On the Amish and Shunning
On Tuesday, February 4, PBS’s American Experience will air The Amish: Shunned. In light of this documentary, we asked Karen Johnson-Weiner, one of the co-authors of Johns Hopkins University Press’s The Amish, to explain the practice of shunning.
Guest post by Karen M. Johnson-Weiner
In Lancaster County, a group of us ate dinner with an Amish couple who had two children and several grandchildren who were all no longer Amish. The pair showed us pictures of the wedding of one of their (no longer Amish) sons. For me, this brought home the diversity of ways in which Amish communities deal with those who leave. I once arrived at a Swartzentruber (ultraconservative Amish) home to find the mother in tears because her son had run away in the middle of the night. It was odd to be consoling my friend because her son had left to live like I do. My Swartzentruber friend would never have pictures of a child’s English wedding (English, as the Amish call them, are outsiders who speak English), much less show them to outsiders. Another Swartzentruber couple no longer mentions a married daughter who, with her family, joined a conservative Mennonite church; they haven’t seen the two grandchildren born since the daughter left their community.
For the Amish, excommunication (Bann) and shunning (Meidung) are community-wide tough love. When someone is baptized and joins an Amish church-community, that person makes a vow to God to embrace the Christian faith as practiced by that community, a congregation of those who have made this same promise. If someone breaks this vow by joining a different group or even leaving the Amish altogether, then others in the community are left with no option but to excommunicate and shun that person. To do otherwise would be to break their own vows to God. Church members hope that the shunning will help those who leave realize the seriousness of the step they are taking and recognize its eternal consequences. Furthermore, the discipline of shunning protects the integrity of the church-community.
How a church-community carries out the shunning of those who leave is a distinguishing characteristic, one that can put one Amish group at odds with others. For example, the Swartzentruber Amish trace their roots to a schism in the large Old Order Amish community in Holmes County, Ohio, over the unwillingness of the majority to excommunicate and shun members who joined an Amish congregation that was different from the one in which they had been baptized. Nearly forty years later, in the 1950s, the Holmes County Old Order community experienced another schism when the majority of church members agreed not to excommunicate and shun members who left the church if they affiliated with another plain, Amish-related group. Again, more conservative-minded churches separated in order to keep “strong Bann,” a strict shunning.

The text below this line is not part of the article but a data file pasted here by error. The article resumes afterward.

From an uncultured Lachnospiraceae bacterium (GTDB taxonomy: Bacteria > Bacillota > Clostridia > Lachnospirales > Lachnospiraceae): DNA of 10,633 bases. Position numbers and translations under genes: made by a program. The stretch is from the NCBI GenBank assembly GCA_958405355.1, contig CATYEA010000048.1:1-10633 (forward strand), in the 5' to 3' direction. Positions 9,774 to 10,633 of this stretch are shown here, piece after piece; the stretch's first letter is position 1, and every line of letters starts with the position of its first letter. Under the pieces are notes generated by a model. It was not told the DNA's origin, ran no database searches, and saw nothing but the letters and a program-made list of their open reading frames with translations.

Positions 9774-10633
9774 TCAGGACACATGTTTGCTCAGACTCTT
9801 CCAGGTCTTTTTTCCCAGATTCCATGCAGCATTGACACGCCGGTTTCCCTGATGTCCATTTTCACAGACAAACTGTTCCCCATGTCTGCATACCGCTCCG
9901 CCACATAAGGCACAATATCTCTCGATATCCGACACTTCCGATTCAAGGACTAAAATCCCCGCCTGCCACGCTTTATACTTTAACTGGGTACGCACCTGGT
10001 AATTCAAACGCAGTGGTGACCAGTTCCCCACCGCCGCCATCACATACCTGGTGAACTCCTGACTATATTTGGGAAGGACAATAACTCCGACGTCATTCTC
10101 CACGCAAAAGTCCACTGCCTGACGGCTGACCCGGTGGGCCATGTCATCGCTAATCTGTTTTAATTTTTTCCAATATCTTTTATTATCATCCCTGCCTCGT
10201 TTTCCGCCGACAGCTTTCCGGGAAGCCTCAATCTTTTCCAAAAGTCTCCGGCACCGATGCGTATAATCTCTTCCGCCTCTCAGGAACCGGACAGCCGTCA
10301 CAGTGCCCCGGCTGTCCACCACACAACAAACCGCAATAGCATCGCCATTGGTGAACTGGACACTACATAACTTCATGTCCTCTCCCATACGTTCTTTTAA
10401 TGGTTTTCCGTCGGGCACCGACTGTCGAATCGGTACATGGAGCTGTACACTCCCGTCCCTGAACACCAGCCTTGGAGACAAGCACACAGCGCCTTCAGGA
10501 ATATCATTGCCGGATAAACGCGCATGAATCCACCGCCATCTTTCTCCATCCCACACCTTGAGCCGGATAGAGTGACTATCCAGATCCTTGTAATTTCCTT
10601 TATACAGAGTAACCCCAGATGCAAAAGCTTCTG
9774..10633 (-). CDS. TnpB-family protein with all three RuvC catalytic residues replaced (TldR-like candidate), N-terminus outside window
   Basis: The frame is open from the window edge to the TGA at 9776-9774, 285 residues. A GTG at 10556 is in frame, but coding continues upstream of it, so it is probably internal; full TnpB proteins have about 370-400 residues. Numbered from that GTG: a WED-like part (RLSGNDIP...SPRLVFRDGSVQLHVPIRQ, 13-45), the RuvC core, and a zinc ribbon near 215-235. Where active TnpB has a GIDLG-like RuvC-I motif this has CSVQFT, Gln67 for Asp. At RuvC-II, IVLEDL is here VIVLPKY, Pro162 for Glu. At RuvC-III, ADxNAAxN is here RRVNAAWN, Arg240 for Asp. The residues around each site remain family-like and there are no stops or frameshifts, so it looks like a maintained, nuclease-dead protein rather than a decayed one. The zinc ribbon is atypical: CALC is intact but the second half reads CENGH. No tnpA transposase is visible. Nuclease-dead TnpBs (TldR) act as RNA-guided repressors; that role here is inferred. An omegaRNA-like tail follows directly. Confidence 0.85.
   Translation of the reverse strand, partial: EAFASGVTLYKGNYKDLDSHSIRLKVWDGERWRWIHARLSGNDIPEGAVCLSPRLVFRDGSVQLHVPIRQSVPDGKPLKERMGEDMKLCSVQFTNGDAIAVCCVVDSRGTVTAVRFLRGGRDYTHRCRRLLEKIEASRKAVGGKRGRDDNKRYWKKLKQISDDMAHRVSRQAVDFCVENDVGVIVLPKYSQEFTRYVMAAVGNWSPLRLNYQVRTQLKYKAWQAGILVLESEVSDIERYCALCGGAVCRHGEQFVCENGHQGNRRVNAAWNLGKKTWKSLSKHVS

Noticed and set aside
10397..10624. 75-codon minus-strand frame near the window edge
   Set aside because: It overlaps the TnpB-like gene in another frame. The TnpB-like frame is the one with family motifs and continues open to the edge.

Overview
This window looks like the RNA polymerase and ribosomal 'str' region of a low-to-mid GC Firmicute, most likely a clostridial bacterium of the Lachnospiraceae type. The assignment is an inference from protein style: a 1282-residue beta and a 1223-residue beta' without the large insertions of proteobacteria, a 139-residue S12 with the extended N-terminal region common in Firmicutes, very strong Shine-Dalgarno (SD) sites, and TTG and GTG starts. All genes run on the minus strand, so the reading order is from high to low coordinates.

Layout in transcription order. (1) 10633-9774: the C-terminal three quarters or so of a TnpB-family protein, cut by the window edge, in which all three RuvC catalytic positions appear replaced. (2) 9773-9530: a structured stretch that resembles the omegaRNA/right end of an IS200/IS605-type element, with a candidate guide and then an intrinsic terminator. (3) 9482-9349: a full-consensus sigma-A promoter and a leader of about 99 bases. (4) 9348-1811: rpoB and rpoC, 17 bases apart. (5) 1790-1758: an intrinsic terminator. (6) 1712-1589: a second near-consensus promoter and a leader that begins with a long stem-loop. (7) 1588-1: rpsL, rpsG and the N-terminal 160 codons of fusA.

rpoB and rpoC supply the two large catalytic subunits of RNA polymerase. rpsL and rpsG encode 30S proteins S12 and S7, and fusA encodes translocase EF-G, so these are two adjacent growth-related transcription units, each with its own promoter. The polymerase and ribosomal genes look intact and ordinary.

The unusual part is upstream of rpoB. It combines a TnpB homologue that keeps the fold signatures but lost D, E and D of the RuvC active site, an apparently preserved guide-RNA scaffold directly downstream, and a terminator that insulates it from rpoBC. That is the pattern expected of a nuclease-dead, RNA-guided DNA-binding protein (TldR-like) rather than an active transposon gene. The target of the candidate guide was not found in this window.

Today, the Swartzentruber Amish and other very conservative Amish groups continue to shun members who leave the baptismal community for a different group, regardless of whether the group is plain, Amish, or Amish-related. There are several types of Swartzentruber congregations, and they don’t “fellowship” with each other (“dien” in Pennsylvania Dutch): in other words, ministers of one group will not preach at services of the other, and members of one group can’t marry members of the other. Thus, when a Swartzentruber joins a different Swartzentruber community, that person will be excommunicated and shunned. (Of course, having been baptized into one community, that person would not be welcome in another because the groups respect each other’s excommunications!) Only if errant church members come back to make confession in the church and rejoin the community are they again welcome. Otherwise, they are not invited to any family gatherings, nor are they welcome to visit their parents or siblings.
In contrast, a member of a less conservative Old Order church community noted that someone would be shunned if he or she left to join a Mennonite church, but not if he or she went to another Old Order Amish church, even if that other church was not one with which they “fellowshipped.” Furthermore, less conservative Amish, unlike the Swartzentrubers, may still be able to engage socially with those who have been excommunicated. One woman told me that her sister, who had left the Amish world entirely, could still eat with the family although she couldn’t sit at the same table.
The percentage of members that stays Amish fluctuates by group. In one group, it could be 60 percent; in another, 95 percent. Ninety percent is the gross national average. Ironically, the Swartzentrubers have the higher retention. The “new order” tend to have a lower retention rate. The closer someone is to the outside world, the easier it is for them to step over the line.
Karen M. Johnson-Weiner is a professor of anthropology at SUNY-Potsdam, coauthor of The Amish, and author of Train Up a Child: Old Order Amish and Mennonite Schools, published by the JHU Press, and New York Amish: Life in the Plain Communities of the Empire State.
Interested in knowing more about the Amish now? Check out our two digital shorts taken from The Amish, From Rumspringa to Marriage and The Amish and Technology, for only $2.99 each.
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